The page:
The tongue begins to form at approximately the same time as the palates. It extends from various protuberances on the pharynx floor.
Already at the time of the medial fusion of the first (mandibular) and second (hyoid) pharyngeal arches a medial protuberance, the tuberculum impar, appears on the lower edge of the mandibular arch.
To the left and right of it two further swellings form, the lateral lingual prominences.
These three swellings extend from the mandibular arch and later form the anterior 2/3 of the tongue. Thus this part the tongue consists of both ectodermic and endodermic portions.
At the caudal end of the tuberculum impar arises the primordium (or anlage) of the thyroid (stage 10, ca. 28 days) as an unpaired ventral endodermic bud. In its further development it migrates in front of the larynx and, at the invagination site at the tongue base, leaves behind the foramen cecum.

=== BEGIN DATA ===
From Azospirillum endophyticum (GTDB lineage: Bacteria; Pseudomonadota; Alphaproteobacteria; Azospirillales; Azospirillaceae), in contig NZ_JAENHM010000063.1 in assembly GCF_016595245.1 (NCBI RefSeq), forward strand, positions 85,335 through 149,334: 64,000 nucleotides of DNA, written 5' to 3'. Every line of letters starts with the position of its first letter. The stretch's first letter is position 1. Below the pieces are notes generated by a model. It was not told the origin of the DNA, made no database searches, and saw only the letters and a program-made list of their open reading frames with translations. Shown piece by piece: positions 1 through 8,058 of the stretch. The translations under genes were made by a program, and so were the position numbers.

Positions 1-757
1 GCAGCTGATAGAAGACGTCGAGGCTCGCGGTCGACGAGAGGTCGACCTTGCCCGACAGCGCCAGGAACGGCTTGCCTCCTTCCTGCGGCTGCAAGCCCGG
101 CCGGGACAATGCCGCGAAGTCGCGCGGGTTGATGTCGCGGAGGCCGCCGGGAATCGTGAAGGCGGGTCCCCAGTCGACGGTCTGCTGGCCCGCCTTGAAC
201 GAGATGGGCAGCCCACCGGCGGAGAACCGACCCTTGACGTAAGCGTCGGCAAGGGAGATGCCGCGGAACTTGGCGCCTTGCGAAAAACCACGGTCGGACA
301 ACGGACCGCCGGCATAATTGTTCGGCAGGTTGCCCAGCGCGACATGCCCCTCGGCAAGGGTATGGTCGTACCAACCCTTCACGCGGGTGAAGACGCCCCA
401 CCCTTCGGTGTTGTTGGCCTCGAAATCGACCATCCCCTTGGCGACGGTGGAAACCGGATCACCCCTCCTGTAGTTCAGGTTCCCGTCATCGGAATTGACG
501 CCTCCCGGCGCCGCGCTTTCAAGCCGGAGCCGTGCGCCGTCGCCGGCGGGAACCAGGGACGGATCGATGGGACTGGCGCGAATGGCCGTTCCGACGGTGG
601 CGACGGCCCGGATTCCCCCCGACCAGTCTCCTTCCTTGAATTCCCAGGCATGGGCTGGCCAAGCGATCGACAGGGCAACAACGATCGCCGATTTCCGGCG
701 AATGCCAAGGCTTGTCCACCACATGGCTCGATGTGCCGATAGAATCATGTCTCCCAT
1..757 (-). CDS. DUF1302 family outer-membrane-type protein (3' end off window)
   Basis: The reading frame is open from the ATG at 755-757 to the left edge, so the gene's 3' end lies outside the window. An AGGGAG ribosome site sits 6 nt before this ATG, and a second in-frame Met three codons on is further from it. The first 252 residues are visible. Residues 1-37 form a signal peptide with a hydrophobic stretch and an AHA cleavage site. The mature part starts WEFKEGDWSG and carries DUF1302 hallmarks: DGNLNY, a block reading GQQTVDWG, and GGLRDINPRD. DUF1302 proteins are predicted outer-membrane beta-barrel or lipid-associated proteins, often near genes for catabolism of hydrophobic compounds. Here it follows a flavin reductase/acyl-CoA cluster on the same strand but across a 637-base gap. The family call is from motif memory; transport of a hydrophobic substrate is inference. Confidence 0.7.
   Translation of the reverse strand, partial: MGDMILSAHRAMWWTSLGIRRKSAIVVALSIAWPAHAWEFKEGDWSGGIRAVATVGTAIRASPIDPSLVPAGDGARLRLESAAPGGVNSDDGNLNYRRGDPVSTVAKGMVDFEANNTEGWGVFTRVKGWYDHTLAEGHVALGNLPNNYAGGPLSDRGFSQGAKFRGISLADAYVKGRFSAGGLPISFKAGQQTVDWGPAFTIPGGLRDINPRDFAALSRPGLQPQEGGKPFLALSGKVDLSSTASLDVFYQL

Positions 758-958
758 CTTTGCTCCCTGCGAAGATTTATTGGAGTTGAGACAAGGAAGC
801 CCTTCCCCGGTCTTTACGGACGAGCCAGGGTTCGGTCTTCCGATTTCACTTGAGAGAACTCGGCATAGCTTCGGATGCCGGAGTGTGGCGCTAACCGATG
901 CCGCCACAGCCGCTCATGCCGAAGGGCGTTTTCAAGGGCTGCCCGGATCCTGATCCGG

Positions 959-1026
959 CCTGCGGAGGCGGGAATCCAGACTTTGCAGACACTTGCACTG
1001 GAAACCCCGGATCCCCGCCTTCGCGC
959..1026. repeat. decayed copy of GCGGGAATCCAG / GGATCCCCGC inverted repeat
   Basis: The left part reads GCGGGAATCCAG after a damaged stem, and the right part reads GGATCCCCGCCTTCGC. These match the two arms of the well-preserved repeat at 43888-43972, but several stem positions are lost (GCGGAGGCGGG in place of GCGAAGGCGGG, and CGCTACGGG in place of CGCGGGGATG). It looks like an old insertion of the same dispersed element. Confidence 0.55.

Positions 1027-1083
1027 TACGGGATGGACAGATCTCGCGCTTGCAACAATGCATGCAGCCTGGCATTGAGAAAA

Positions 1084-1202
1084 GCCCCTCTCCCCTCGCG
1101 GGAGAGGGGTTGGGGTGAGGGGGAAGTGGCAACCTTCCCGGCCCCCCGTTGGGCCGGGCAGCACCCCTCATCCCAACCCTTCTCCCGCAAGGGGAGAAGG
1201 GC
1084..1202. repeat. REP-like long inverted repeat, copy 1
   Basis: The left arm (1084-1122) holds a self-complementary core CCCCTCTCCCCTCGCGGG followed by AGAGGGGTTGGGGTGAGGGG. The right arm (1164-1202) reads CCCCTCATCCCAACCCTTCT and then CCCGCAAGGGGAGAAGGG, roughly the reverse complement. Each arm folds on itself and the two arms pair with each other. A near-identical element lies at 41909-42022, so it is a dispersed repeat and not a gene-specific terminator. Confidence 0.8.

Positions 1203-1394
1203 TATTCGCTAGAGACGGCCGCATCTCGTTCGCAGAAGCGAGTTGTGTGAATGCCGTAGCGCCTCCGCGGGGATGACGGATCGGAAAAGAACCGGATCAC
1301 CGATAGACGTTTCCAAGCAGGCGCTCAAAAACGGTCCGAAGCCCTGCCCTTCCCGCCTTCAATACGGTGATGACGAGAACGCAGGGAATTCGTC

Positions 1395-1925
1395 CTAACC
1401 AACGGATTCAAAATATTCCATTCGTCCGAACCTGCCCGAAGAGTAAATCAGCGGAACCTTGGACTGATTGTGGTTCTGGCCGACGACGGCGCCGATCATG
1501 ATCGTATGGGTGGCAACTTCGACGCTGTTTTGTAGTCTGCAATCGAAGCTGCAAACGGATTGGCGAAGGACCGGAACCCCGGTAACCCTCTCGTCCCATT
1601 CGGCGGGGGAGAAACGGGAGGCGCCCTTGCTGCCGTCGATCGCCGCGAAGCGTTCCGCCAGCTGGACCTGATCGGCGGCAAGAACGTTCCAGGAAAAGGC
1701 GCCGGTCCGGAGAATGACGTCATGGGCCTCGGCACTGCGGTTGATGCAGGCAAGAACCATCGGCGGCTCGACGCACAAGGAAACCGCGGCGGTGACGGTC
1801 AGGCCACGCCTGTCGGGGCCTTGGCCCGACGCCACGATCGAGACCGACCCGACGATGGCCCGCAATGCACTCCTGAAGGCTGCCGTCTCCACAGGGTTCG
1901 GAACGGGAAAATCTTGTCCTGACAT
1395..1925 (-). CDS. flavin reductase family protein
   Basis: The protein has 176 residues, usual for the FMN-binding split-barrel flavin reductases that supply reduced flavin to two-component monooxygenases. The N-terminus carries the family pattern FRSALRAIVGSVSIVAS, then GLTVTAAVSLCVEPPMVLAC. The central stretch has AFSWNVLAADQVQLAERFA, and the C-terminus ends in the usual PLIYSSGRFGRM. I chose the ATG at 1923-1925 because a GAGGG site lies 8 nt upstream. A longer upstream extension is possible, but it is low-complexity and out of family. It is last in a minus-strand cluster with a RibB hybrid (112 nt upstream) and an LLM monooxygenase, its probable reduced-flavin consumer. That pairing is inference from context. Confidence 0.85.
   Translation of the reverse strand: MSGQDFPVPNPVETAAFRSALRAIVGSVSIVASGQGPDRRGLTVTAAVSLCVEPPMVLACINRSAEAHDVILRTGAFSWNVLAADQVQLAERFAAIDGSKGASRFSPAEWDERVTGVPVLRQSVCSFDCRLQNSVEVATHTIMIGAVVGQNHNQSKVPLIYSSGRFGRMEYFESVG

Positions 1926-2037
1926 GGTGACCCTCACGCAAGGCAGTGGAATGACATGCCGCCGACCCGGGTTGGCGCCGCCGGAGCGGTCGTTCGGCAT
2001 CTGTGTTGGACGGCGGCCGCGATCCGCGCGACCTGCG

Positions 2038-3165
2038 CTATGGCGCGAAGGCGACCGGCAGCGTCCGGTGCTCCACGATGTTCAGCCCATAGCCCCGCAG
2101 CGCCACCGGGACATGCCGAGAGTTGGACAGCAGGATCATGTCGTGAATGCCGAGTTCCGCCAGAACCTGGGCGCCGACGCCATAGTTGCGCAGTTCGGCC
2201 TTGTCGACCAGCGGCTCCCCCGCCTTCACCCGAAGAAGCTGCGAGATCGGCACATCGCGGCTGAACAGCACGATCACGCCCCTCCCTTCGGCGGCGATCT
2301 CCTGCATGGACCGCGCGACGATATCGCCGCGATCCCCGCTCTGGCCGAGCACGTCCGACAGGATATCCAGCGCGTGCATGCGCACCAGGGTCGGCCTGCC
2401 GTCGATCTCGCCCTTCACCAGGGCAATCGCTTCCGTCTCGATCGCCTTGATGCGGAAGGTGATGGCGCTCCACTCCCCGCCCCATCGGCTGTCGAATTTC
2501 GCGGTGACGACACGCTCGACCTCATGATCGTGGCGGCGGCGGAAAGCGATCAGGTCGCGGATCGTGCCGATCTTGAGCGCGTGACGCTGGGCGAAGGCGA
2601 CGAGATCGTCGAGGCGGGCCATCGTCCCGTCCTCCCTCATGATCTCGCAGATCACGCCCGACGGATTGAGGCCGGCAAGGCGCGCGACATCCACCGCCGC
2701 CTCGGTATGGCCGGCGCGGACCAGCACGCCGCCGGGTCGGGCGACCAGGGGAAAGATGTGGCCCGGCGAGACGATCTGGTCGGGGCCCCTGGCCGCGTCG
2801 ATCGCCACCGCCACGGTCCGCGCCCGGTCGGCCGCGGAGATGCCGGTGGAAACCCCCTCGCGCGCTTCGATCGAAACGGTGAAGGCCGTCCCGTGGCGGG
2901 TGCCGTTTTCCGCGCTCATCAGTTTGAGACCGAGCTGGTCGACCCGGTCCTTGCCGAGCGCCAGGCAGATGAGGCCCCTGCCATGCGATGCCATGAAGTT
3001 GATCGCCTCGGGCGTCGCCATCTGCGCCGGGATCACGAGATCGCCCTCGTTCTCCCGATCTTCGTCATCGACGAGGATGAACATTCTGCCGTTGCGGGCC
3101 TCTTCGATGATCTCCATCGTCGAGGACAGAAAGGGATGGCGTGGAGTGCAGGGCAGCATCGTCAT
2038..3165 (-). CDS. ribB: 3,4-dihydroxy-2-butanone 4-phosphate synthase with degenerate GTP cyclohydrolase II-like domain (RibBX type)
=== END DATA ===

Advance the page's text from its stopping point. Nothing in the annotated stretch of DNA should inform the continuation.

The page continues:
The posterior third is formed from the material of the fusion site of the 2nd and 3rd pharyngeal arches, the copula, and a small portion of the 4th pharyngeal arch. It only consists of endodermic parts. The third pharyngeal arch probably grows over the second one so that in the end the second one has no mesenchymal contribution to tongue formation.
Between the anterior two-thirds and the posterior third the terminal sulcus is found. The tongue is delimited caudally by the hypopharyngeal eminence that marks the entrance into the trachea (laryngeal inlet).
Lingual musculature stems from muscle cells that immigrate from the occipital somites into the tongue. The emigrating predecessor cells follow the hypoglossal nerve (CN 12).
Development of the tongue involves several pharyngeal arches. This is also evidenced in their innervation that at the first moment seems relatively complex.